I usually spend 20 minutes a day posting on Instagram Stories throughout the day. On days where I post video content on Instagram Stories as well, that might take up to 30 minutes for that day because captioning the videos takes the longest for me. Let’s just say 20 minutes a day, 6-7 days a week. I spend an estimated 2.5 hours a week posting on Instagram Stories.
As for Instagram feed posts, I repurpose some of my best Instagram stories from the current week or the week before into carousel posts. The entire process takes no more than one hour every week.
In total, I spend 3.5 hours max a week creating content specifically for Instagram.
As for my podcast, I will admit that the creation process took a lot longer particularly for solo episodes. In the first few months, it took me up to 6 hours to script one episode. But now, because I feel really confident and comfortable with my own thoughts and ideas, I don’t overthink or over explain things anymore.
I write the script usually in one or two sittings, which now takes up to 3 hours max. Then recording the episode will take a maximum of one hour on days where my voice or throat isn’t warmed up. But normally, it takes 40 minutes to record a solo episode.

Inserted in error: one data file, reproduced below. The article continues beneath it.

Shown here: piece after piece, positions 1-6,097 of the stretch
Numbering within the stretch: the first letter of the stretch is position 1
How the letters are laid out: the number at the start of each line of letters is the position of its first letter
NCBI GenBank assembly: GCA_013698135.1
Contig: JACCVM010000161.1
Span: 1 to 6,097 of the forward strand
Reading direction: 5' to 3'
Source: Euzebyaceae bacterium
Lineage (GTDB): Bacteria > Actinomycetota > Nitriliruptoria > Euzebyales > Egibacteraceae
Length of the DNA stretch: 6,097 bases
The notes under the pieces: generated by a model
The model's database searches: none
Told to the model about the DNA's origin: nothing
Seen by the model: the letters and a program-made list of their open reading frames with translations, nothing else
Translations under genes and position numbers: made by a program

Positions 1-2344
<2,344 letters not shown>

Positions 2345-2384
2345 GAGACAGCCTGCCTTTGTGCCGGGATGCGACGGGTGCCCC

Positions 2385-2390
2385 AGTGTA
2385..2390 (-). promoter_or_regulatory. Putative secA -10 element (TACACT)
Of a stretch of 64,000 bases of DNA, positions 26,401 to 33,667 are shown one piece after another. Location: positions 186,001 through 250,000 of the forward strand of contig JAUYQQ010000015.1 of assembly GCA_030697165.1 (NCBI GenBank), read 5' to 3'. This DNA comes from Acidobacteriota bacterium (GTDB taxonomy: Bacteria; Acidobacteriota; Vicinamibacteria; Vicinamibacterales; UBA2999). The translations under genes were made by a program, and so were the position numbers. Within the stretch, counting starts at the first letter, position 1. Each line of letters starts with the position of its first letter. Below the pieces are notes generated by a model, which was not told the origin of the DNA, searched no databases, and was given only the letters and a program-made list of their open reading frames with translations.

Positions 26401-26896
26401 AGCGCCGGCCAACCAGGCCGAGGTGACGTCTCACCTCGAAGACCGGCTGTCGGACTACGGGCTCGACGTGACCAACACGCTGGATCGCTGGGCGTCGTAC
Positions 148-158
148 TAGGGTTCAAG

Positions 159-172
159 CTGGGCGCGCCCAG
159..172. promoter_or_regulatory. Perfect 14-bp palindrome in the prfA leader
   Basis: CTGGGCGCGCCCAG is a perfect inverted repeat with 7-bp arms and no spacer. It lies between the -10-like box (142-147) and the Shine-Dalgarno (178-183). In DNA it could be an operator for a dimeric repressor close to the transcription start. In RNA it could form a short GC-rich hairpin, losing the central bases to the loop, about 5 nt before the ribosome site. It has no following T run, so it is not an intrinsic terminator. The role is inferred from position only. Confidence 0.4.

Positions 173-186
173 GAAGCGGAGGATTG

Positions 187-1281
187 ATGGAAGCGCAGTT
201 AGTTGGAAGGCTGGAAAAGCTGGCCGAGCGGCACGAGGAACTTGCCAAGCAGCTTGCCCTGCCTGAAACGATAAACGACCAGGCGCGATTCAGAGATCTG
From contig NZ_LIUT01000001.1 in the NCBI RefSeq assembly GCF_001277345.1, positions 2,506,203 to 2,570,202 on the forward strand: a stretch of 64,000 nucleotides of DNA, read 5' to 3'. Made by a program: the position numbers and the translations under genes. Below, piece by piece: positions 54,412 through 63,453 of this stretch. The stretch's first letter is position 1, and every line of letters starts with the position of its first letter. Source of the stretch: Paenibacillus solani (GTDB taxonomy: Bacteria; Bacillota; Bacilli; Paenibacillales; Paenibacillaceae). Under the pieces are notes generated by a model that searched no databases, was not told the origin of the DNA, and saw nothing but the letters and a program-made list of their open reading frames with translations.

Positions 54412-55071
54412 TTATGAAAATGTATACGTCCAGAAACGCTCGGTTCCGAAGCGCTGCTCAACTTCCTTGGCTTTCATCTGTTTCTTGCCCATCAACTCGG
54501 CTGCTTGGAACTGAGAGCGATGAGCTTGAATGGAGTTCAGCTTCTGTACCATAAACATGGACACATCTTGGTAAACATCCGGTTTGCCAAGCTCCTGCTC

Content creation has gotten so much easier compared to the first year of my business. It’s because I really trust my voice and ideas. I trust that all the ideas, stories, experiences and perspectives inside my brain are valuable.
I no longer stop to look at what others are talking about. The content I put out all comes from my own brain. I don’t do any research to get content ideas because I’m constantly inspired by things happening around me.
Also, I have thinking time blocks that allow me to be creative and think of new ideas.
Content creation is easier now because I’m so clear and confident in my unique thought leadership in the business coaching space.
I primarily do soft launching. This means I make offers at any point and throughout the year, whenever I want, without any deadlines about when I will open or close the cart.